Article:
In Pennsylvania, Democrats are trying to shake off John Feitman, who is recovering from a stroke, after a poor performance in Tuesday’s debate. A former party official relayed the hearing to people who wondered why Feltman agreed to debate during his recovery. The U.S. Senate nominee’s once-comfortable polling lead has shrunk in a race the party’s leaders have long seen as their best chance to turn around a red Senate seat and get closer to keeping their narrow House majority. .
With the midterms less than two weeks away, Democrats are already on the defensive, scrambling to support their party’s candidates as Republicans push deeper into their ranks. The scope of their challenge has grown more prominent in the past 48 hours, when much of the party’s attention was focused on protecting large swaths of the country where Democrats have long gained more support.
Late-summer Democratic rhetoric about an offensive by fighting for abortion rights and Biden’s rising approval ratings have mired in the harsh reality that Republicans have the power to reap potentially huge gains on Nov. 11. On Aug. 8, some Democratic strategists said by bashing them on crime and inflation — and seizing fatigue on Democratic leadership in government.
“Some of what’s going on is a return to normalcy. After all the hustle and rage, the election is back to fundamentals,” said Craig Varro, a Democratic strategist who has worked on presidential, gubernatorial and Senate campaigns. Craig Varoga said.
Like other Democratic strategists, Varroga said he was concerned that his party had overemphasized abortion over the summer and should have made it more active as part of the GOP’s broader argument against individual liberties. “Politics is hard work. It’s like personal health – you can’t rely on one thing for everything,” he said.
Fear of losing abortion rights has proven to be a less motivating factor in blue states, multiple Democratic strategists said, as voters believe their access to the procedure will be protected by existing laws and Democrats’ control of state government.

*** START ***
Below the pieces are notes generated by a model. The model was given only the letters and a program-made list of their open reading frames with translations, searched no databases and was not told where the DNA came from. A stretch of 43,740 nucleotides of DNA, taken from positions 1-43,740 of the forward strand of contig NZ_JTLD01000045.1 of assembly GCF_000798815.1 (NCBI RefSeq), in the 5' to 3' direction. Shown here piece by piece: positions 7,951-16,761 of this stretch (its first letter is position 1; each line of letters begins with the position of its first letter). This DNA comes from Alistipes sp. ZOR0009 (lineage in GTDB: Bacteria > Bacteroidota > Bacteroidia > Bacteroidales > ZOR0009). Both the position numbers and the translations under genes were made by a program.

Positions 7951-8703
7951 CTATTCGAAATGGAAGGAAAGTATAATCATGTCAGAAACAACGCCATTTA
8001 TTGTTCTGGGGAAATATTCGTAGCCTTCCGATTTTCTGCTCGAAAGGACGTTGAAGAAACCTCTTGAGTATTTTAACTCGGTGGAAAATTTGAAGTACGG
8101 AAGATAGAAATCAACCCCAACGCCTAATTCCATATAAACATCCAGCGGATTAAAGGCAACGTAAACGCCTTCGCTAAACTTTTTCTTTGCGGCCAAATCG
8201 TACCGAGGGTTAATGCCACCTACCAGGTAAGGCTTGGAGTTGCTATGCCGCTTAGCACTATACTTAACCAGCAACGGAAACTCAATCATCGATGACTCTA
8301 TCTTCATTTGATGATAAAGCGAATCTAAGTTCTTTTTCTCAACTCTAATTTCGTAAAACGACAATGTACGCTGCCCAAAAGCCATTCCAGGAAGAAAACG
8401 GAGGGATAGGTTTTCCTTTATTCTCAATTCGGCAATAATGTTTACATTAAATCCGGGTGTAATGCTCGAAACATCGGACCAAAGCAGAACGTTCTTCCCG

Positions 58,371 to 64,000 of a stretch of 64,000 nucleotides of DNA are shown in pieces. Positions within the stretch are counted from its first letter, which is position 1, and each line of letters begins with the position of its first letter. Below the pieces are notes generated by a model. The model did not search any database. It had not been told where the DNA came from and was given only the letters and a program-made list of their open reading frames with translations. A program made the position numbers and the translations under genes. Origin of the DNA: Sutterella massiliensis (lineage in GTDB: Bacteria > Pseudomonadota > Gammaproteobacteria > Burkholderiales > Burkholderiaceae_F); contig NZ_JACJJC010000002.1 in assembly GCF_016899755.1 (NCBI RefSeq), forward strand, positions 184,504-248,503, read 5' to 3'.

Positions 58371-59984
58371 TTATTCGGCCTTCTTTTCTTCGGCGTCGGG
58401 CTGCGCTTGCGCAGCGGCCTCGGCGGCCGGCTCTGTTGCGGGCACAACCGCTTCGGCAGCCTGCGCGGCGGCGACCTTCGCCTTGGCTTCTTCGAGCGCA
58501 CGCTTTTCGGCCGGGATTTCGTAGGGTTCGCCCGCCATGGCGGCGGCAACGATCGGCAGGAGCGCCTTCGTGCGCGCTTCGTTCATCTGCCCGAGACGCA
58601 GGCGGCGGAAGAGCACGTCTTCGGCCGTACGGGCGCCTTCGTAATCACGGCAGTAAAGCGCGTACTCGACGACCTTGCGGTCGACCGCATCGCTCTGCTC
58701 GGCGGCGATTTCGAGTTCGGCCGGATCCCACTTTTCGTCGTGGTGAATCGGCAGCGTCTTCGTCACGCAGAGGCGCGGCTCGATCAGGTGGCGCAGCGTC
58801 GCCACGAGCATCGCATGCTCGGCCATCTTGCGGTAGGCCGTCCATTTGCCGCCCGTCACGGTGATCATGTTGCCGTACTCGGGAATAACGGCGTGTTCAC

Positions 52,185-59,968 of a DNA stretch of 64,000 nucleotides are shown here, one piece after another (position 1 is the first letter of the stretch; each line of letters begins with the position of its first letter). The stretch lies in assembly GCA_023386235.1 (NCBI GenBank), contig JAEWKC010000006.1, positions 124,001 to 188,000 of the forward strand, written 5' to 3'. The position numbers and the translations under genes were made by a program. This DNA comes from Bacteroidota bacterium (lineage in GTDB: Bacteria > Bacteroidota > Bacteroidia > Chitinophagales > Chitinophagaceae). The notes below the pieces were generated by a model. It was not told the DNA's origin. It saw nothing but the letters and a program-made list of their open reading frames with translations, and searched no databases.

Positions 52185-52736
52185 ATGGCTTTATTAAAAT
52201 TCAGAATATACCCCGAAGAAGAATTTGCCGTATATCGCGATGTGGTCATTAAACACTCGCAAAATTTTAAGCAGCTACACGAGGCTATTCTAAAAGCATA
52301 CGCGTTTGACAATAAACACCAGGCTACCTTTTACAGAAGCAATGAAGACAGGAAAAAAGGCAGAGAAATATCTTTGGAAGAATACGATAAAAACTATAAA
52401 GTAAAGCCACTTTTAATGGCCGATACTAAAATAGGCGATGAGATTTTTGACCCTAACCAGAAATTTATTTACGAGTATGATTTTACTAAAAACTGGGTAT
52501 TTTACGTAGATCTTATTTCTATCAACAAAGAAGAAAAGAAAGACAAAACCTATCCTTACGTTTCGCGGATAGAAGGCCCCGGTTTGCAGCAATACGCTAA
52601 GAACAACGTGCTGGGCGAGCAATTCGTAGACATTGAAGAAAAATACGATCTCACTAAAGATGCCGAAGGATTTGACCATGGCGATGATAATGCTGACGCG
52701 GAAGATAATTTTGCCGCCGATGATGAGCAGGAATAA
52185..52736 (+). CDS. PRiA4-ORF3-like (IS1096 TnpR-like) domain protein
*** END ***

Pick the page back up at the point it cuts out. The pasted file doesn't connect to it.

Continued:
Other factors have exacerbated the situation, some said. An unnamed Democratic strategist described the “blue state depression” of the House race more candidly, noting that minorities in New York, Oregon and California are “closer than normal.”
The House Majority PAC, a well-funded group aimed at supporting House Democrats, launched Wednesday in New Jersey’s 5th Congressional District, New York’s 3rd Congressional District and New York’s 18th Congressional District, according to AdImpact, which tracks such spending. new ad. According to AdImpact, Biden’s winning precinct buys were mostly in the New York City media market.
The new spending comes after the Congressional Leadership Fund, a major Republican House outside group, announced it had committed $11 million to new or expanded ad buys in 16 congressional districts. The group noted that Biden has won seven of them by double-digit margins in 2020. That includes Rhode Island’s 2nd Congressional District, where Jill Biden is running for Democrat Seth Magaziner, the party’s nominee for state treasurer and House seats.
“I think they’re swinging. They’ve never really had a plan. They don’t seem to have any focus,” said Rep. Tom Emer (R-Minn.), speaking of Democrats. “If we look across the country, we have a lot of opportunities.”